Eating oranges

When company’s coming, I normally tidy up the house hurriedly, clearing up clutter quickly. Everything must find its home–James’ smelly socks sitting in the middle of the mudroom floor, Maggie’s tiny pile of clean laundry atop the dining table outside her room, the four coffee cups on the kitchen counter. Even if I don’t have time to scrub each surface with bleach or mop the floor with wood oil soap, I can’t relax until the clutter isn’t visible and the dishes are loaded in the dishwasher.

12801343_605792375922_8706710045606079300_nAfter the mad dash through the house, I typically glance down at myself in horror and jump in the shower. Even if I don’t have time to apply makeup or shave my legs, bathing myself and brushing my teeth are essential.

This Sunday, after caring for a very sick little girl by myself for three days, I found myself staring at the clock in anticipation of my friend Erin’s visit. I looked around me; thankfully, since James had been out of town for three days, the house was already clean. I looked at myself; if I’d had an ounce more sleep, I might have cried after catching a glimpse of my hair in the mirror. However, I’d reached the point of subsisting solely on coffee fumes, and brushing my teeth and pulling my bangs away from my face was the best effort I could muster.

When Erin arrived, I laughed. She looked similarly smocked and just as exhausted. We consumed even more caffeine while halfheartedly entertaining Maggie and catching up on life. She came bearing gifts of a toy puppy, a teeny tiny watermelon from her garden, cranberry cookies, and s’mores dip. We consumed sugar and watched leaves fall while Maggie chased chickens.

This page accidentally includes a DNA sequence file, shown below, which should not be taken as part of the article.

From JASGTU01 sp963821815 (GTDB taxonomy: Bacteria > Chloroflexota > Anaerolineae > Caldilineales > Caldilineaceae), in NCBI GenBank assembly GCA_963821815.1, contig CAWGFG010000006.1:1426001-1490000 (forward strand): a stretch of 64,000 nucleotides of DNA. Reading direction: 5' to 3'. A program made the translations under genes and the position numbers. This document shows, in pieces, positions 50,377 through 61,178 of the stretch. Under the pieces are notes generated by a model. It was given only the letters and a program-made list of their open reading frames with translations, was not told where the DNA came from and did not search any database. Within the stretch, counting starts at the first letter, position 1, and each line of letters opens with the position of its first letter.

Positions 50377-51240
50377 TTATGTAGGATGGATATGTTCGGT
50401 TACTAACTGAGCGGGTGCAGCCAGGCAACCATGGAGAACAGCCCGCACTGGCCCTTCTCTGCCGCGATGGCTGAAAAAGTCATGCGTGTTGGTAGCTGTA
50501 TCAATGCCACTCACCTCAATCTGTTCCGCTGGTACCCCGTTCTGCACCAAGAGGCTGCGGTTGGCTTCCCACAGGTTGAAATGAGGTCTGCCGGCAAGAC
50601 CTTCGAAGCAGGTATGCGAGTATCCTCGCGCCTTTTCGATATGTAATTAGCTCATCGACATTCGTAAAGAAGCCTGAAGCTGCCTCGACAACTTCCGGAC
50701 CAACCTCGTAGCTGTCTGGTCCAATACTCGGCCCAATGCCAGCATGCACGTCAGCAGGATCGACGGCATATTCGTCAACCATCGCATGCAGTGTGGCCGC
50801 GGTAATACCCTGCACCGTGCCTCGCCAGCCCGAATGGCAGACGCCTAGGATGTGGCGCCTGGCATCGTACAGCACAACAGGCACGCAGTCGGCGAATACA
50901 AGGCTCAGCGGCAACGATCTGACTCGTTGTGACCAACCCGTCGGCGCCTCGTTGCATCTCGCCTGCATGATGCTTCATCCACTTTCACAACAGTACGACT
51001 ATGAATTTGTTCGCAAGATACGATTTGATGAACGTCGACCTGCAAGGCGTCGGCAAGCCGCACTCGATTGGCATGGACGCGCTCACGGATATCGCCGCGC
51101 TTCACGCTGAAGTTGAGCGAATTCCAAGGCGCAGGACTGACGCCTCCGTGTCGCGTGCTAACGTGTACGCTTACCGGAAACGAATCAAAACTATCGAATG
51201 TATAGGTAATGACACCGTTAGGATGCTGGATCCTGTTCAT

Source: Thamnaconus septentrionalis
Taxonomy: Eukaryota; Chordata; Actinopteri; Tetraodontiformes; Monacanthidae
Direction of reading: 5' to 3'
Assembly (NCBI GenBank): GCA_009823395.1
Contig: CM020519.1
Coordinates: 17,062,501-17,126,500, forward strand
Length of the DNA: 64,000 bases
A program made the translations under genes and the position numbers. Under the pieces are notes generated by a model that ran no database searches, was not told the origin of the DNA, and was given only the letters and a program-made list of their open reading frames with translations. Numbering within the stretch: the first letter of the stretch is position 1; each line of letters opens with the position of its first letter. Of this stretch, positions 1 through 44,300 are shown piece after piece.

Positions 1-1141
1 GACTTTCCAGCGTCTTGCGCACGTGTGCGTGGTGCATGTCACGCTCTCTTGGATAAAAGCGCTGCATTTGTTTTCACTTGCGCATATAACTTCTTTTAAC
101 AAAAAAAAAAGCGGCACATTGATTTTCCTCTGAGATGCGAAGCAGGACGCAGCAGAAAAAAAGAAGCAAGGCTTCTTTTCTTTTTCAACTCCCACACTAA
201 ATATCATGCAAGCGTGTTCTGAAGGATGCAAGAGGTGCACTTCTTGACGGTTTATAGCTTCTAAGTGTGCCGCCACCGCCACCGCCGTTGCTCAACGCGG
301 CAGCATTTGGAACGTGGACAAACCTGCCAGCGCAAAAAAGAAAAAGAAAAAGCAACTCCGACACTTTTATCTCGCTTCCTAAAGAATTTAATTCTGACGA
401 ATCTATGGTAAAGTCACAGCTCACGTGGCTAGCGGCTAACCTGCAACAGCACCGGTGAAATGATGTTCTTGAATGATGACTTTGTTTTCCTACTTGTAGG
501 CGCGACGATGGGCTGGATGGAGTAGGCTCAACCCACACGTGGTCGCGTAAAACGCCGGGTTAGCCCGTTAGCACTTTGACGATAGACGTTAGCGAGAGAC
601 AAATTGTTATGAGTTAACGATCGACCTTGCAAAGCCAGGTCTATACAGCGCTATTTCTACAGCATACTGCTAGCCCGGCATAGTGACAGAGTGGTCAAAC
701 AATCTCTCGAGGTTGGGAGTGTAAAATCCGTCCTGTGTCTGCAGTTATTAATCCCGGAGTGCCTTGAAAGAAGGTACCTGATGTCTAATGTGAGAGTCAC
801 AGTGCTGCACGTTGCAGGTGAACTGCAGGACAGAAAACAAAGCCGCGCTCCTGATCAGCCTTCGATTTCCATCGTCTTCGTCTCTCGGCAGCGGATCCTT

That night, I explained to my mentor that I wasn’t sure what lesson I was supposed to be learning, but every time James left town, one of us was really sick. I often reached out to people asking for babysitting assistance or inviting them to visit, but by and large, I couldn’t reach people or found that people had other plans. What was the lesson I was supposed to be learning here? Could I just learn it, please, and stop dealing with this?

While scrolling through Pinterest, I came across a post about oranges.

“The smell of an orange relieves stress. Smelling an orange or eating one can reduce stress by 70%” (ThePsychMind.com).

Is this true? Is it legitimate? Is it scientific? It’s on PINTEREST, for crying out loud. But I know this—when I peel clementines for my little Maggie (which is rather tedious and a bit time-consuming), I love the scent and seem fully present and engaged. Why? I don’t know. I don’t care. I stopped caring about why things work a long time ago. I just do what works.

As I reflected on three long, stressful, sleepless days and nights of caring for a sick little girl (cuddly, but sick), I recognized that I may have done a great job of caring for her, but I was sucking in the self-care department.

Ah. So that’s what I was supposed to be learning here. The age-old adage about putting on my own oxygen mask. How do you do that when your child is hacking up mucus? How do you do that on three hours of sleep? It wasn’t just about meeting my physical needs. I could handle that part and did so most of the time while taking care of Maggie. But was I mindful of my own well-being, mindful enough to stop to meet my needs even if it meant altering our daily routine and plans? When was the last time I did something frivolous and fun for myself—not related to work, an organization, or my family? Do I care for myself with as much love as I care for my daughter?

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Photo courtesy of Pixabay